When we wake, the rain is gone. We are in the cloudy damp ponderosa forest, sticky everywhere from condensation, but no rain comes. It’s supposed to be sunny for ten days.
I’m concerned about my foot. I sit up, slowly remove my sock and medical tape and I examine it. I touch it lightly, and once again a stream of puss comes out. I douse it in hand sanitizer to clean, a move I’ve pulled so many times that I’ve instead taken to calling it foot sanitizer. I tape it. I put my dirty sock back on. I get dressed and we set out to hike. What else can we do?
Today will be chill. Yes, there’s a big climb out of the forest and back onto the rim, a 1000 foot clunker up, up and up. But! Evidence suggests it will be easy enough navigation. Our data book reveals no difficult to find trail or bushwhacking. I have a feeling section three, the one we’re on now, is perhaps far easier than any of the others. I’ve almost never gotten lost! The rocks are hardly notable! We are to hike 21 miles today but they are *~chill miles~* and so! Who can complain.
The morning is perfect. The ass dragging that plagued me yesterday has disappeared and I chug along, smiling. It turns out Eat, Pray, Love gets all white savior-y at the end, which is a true bummer because I loved the book, up until I didn’t. My foot is bothering me, I keep stopping to dump the rock out of my shoe, and then discovering there is no rock. Or rather, the rock lives inside of me, in the callused palm of my footbed. It feels bruised, and if I step wrong, the pain is sharp. The day warms up and I feel the heat concentrate. I’m pretty sure the prickly pear I stepped on last week has left a piece of itself inside of me. Something wants to come out.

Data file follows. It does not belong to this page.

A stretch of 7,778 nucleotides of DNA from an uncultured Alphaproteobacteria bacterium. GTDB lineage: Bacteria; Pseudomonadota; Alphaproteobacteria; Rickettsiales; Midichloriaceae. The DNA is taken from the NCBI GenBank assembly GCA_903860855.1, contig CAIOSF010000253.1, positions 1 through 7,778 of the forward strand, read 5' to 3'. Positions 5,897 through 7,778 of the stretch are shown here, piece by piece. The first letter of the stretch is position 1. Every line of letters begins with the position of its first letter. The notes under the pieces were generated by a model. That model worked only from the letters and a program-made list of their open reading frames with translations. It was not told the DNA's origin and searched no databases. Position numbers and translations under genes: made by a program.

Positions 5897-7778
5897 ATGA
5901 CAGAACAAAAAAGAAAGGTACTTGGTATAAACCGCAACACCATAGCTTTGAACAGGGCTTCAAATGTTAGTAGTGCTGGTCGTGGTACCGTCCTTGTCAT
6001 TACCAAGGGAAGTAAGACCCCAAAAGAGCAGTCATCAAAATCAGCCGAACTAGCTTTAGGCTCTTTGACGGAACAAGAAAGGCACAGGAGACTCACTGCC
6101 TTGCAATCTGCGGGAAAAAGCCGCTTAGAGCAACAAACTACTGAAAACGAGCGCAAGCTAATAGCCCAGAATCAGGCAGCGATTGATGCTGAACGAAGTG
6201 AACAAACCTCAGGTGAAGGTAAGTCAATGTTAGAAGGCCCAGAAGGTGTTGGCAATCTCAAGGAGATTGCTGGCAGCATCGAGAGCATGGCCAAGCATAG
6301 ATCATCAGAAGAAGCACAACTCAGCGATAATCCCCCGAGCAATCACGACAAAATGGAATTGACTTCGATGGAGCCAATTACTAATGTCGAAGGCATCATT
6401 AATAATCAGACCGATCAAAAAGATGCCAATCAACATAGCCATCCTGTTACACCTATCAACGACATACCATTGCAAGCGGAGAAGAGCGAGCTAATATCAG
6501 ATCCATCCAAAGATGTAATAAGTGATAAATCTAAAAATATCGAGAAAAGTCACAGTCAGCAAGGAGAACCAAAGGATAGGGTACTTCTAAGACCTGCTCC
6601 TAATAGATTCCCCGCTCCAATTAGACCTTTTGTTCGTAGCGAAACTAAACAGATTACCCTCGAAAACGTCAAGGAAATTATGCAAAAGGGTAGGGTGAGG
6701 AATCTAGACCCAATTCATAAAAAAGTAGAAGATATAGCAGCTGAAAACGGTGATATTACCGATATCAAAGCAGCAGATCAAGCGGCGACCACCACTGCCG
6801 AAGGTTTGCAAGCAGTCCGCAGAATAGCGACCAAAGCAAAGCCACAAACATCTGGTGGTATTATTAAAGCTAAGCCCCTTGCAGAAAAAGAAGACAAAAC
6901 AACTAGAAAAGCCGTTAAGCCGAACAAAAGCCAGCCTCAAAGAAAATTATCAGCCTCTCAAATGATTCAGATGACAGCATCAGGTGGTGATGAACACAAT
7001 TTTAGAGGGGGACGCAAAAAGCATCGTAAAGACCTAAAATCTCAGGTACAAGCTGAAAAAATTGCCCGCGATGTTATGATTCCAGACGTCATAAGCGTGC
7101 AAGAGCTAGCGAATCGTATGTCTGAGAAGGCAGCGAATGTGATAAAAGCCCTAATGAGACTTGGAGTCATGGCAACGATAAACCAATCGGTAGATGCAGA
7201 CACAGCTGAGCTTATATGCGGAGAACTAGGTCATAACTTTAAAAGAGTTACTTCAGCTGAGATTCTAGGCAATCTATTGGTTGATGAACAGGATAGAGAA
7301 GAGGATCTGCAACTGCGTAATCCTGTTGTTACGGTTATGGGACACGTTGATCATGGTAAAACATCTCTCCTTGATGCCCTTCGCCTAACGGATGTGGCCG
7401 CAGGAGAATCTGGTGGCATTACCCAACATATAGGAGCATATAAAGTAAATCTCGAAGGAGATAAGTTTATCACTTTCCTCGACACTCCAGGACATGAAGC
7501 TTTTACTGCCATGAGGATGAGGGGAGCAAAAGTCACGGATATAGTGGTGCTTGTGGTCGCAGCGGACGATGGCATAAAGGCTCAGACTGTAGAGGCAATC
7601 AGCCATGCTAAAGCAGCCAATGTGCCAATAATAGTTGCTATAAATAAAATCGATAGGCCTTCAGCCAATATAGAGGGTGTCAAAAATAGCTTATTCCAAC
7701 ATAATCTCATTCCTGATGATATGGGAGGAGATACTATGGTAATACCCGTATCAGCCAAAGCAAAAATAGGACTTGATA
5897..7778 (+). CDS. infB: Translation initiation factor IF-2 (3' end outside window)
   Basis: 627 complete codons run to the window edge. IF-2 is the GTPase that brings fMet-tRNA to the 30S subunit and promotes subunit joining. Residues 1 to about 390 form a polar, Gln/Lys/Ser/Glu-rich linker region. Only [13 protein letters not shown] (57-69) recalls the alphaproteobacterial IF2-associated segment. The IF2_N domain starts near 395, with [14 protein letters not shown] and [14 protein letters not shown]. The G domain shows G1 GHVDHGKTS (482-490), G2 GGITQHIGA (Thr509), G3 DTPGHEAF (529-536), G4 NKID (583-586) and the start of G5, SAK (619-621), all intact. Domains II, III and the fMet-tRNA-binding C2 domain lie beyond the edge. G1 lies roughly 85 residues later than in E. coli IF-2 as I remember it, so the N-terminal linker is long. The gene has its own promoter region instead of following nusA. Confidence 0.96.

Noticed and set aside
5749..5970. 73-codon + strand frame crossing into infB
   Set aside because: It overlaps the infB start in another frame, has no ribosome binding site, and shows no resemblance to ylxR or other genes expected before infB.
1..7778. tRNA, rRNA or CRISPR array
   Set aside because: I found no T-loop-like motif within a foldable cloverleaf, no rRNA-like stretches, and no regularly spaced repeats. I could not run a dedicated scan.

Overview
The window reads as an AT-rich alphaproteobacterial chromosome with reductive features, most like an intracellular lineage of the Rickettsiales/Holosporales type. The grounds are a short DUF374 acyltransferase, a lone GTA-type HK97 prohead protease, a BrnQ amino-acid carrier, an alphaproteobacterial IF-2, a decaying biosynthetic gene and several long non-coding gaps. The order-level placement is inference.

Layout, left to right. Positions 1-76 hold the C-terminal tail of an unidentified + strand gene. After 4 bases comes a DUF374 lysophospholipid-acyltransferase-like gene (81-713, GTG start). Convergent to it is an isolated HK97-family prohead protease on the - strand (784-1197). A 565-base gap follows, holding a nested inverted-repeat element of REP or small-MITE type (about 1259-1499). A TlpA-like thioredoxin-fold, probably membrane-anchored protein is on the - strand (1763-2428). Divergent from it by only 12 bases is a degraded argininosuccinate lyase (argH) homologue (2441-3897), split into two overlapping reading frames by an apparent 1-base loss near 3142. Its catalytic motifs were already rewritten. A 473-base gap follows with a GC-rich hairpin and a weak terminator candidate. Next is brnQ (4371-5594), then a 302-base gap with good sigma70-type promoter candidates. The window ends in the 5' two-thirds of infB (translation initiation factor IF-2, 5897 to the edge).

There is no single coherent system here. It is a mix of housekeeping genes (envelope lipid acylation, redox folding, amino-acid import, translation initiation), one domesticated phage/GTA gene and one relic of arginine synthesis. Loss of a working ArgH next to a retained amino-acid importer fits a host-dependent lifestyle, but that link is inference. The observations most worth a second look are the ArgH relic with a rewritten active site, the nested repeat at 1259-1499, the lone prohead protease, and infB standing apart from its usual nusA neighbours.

I visit water sources at the 54.5, 54.9 and 56.6 mile marks of this section of trail. They are all dry. Water has been abundant on the MRT, flowing freely from sources marked as possibly wet and also sources not in our data book at all. Our hike has been highlighted by surprise springs and tinajas. I am out of water now, but just a little bit thirsty. Soon I start my steep climb onto the rim, and once I’m at the top, there will be water a few miles after that. It’s definitely not the best circumstance, but also not the worst.
I climb. The climb is an ass kicker, a big exposed thing with my foot thrumming along for the ride. In the distance, I hear some hikers. Coming down the mountain, I in fact see a line of them, maybe 20 hikers in all? They’re all young men in forest service hard hats and steel toed boots and they pull aside one by one in an effort to let me pass.
“Do you…have any extra water?” I ask. I don’t even think about it before it flies out of my mouth, and I’m glad for that, because I’m shy and maybe would have chickened out.
They ALL have extra water. I pass two empty Gatorade bottles to the group and they take turns filling them up, chatting gregariously. These are nice boys, trail maintaining boys, eager to help boys. I tell them Carrot is behind me, that she’ll need water too and their enthusiasm swells. Ah, the beautiful desire to help!
I reach the top of my climb hydrated and Carrot arrives shortly thereafter. We sit and eat slowly, marveling at how light our packs are the day we are set to arrive in town. We share peanut butter on pretzels and chocolate and ramen. I tell Carrot I’m worried about my foot, that I want to hitch a little sooner so that I can get to the general store to get to the ATM to have money to get a motel.